Recession time? April 2001
Suddenly a global recession threatens. In the US consumer confidence seems to have evaporated with the collapse in the price of new technology companies on the NASDAQ. Europe with less exposure to the stock markets is mostly unaffected as yet, but Asian economies, having recovered strongly from their regional crisis, are starting to look wobbly again.
While the portents are ominous, it shouldn’t be assumed that a recession is inevitable. The economic fundamentals remain sound — the OECD forecast produced at the end of last year predicted 2- 3% real GDP growth for most in the developed economies including the US — and the bursting of the e–commerce financial bubble should have come as no surprise. With inflation still well under control, the US Fed has the opportunity of boosting the economy with another half–point cut in interest rates. The Japanese, meanwhile, are desperately trying to kick–start their economy by cutting interest rates to zero.
However, assuming that some form of recession reduced global traffic growth to 2.4% this year and 4.2% next year (compared to around 6.5% in the past two years) then a serious surplus in the aircraft market emerges. This is illustrated by the graph on the next page, which is based on calculation made by ESG.
As usual the traffic slowdown coincides with a period of peak deliveries (and we have excluded the 400/year RJ deliveries from the chart). The result is that the aircraft surplus (defined as the difference between jet supply and the number of jets required at optimal utilisation) leaps from about 540 last year to 930 this year and to over 1,300 in 2002. In relative terms the surplus will peak at about 7–8% of supply compared to 10% in the early 90s.
This suggests a softer airline recession compared to the collapse of the early 90s. There are other important differences as well. First of all, there is an obvious way to dissipate the surplus this time round — through the scrapping or sale to the Third World of the remaining non noise- compliant 727s and 737s; nearly 500 of these types are currently available for sale or lease.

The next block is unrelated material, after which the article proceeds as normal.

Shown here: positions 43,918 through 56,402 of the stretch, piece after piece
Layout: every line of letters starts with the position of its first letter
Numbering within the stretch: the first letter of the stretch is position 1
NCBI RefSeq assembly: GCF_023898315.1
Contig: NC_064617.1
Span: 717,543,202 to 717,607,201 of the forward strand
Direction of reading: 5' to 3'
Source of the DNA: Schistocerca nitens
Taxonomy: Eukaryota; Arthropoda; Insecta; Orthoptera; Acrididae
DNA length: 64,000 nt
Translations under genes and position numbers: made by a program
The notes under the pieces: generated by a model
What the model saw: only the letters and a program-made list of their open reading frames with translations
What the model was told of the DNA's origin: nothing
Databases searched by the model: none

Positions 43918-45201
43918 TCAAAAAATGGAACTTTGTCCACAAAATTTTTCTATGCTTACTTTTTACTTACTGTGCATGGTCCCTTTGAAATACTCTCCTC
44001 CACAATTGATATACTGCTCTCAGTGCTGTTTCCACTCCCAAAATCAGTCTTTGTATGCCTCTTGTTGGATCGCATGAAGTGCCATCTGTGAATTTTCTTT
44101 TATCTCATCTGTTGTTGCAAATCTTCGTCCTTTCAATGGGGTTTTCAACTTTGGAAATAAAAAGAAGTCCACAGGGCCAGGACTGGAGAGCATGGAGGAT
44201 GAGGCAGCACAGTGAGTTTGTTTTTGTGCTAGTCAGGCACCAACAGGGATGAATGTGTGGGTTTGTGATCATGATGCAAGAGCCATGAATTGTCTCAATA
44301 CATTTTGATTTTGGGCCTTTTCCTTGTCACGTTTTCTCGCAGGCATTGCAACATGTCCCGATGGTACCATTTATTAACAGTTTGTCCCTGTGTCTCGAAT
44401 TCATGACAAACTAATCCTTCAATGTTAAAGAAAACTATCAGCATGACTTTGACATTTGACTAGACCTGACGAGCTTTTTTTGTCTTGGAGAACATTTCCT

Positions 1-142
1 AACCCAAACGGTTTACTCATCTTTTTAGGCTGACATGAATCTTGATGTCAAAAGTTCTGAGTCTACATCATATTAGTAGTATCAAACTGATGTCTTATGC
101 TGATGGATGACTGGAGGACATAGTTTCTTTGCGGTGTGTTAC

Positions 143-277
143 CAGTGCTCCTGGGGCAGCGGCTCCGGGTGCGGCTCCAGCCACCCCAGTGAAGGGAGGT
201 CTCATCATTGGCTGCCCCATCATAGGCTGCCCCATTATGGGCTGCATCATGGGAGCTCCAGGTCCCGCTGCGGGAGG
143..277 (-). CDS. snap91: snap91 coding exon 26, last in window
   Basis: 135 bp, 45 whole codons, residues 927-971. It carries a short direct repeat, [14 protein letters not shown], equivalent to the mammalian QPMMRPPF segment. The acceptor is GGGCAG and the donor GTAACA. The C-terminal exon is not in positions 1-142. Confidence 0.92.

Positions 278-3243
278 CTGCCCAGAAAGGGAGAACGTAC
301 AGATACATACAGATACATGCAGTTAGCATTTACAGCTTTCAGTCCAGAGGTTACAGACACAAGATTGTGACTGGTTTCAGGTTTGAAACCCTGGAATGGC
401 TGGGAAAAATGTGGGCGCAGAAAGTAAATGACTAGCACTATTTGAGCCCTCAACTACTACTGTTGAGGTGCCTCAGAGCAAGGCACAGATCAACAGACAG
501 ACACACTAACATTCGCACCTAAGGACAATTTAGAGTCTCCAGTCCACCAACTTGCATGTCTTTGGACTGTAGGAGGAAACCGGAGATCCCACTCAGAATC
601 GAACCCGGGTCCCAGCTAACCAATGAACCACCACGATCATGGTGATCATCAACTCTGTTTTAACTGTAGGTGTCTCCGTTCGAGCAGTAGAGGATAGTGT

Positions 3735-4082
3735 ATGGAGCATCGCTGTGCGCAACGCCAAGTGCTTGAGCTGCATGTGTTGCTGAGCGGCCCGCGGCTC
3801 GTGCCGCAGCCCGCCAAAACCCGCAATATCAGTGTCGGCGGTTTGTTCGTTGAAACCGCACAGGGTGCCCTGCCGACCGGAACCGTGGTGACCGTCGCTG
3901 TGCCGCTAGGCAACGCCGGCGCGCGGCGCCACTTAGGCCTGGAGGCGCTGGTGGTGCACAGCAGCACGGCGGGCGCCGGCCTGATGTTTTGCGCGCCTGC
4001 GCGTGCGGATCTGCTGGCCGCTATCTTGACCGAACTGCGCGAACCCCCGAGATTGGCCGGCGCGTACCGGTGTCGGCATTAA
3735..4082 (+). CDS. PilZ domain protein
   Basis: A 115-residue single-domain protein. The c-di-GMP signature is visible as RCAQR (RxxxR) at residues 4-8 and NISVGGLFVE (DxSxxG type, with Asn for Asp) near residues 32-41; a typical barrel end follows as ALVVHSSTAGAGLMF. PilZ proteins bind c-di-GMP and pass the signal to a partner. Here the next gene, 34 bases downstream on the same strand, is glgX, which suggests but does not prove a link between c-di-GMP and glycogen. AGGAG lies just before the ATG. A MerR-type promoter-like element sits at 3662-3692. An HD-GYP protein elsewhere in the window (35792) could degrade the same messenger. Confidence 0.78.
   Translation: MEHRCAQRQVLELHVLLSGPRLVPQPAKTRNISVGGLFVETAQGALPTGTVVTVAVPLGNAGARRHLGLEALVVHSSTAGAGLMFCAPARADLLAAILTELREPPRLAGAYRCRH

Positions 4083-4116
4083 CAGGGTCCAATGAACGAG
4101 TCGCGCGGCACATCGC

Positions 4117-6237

Generally, the major airlines have become much more adept at managing capacity over the past decade through conservative fleet addition strategies, downsizing, rightsizing and greater reliance on operating leases. The key to survival in this recession may come down to what proportion of an airline’s costs are fixed and what proportion are variable.
The leasing companies were blamed, probably justifiably, for contributing to the extent of the supply demand imbalance and artificially inflating asset values. This time they are being seen in a more positive light, as providing a means of smoothing the cycle by facilitating the movement of aircraft between regions in line with demand fluctuations.
Lessors have two ways of looking at the impending recession.
On the one hand, in a recession the credit ratings of airlines tend to fall markedly while those of the leasing companies, backed by financial giants like Gecas and AIG, remain solid, so improving the attractiveness of their product.
On the other, they will have to deal with slumping asset values and distressed clients. They may be forced into running airline operations (Awas, for example, has its own AOC).
A recession will be the acid test for two contrasting and currently relatively successful strategies — rapid expansion of capacity and traffic around a hub system à la Air France and downsizing, total business focus à la BA. Early indications from the US are of a clear downturn in business travel, in terms of business class seats sold and also in terms in business volumes as teleconferencing and other e–communications become more sophisticated.
Although e–commerce financing may have precipitated this recession, the full impact of e–distribution on the airline business has yet to be felt. Greater use of the internet will help keep selling costs down, saving which are likely to be passed onto the passenger via lower fares, which should hopefully boost traffic volumes. Orbitz now due for launch in June could be a major break–through, representing a shift in e–distribution from its DOS phase to its Windows phase, according to its owners. (Its detractors say it’s nothing but a conspiracy of the US majors.)
In Europe and the US, a recession will afford the low–cost carriers the opportunity to gain market share from their full–service rivals, both because of their cost advantage and because of the greater price–sensitivity of passengers. Unless, of course, the low cost carrier has the wrong strategy or weak financing, in which case it will go bankrupt.
Bankruptcy is a real prospect for a disturbing number of European and Asian flag carriers in a recession. Governments again will face the invidious choice of bailing them out or facing the social and political consequences. However gruesome the prospect, the EC will have to re–open some of its state aid files.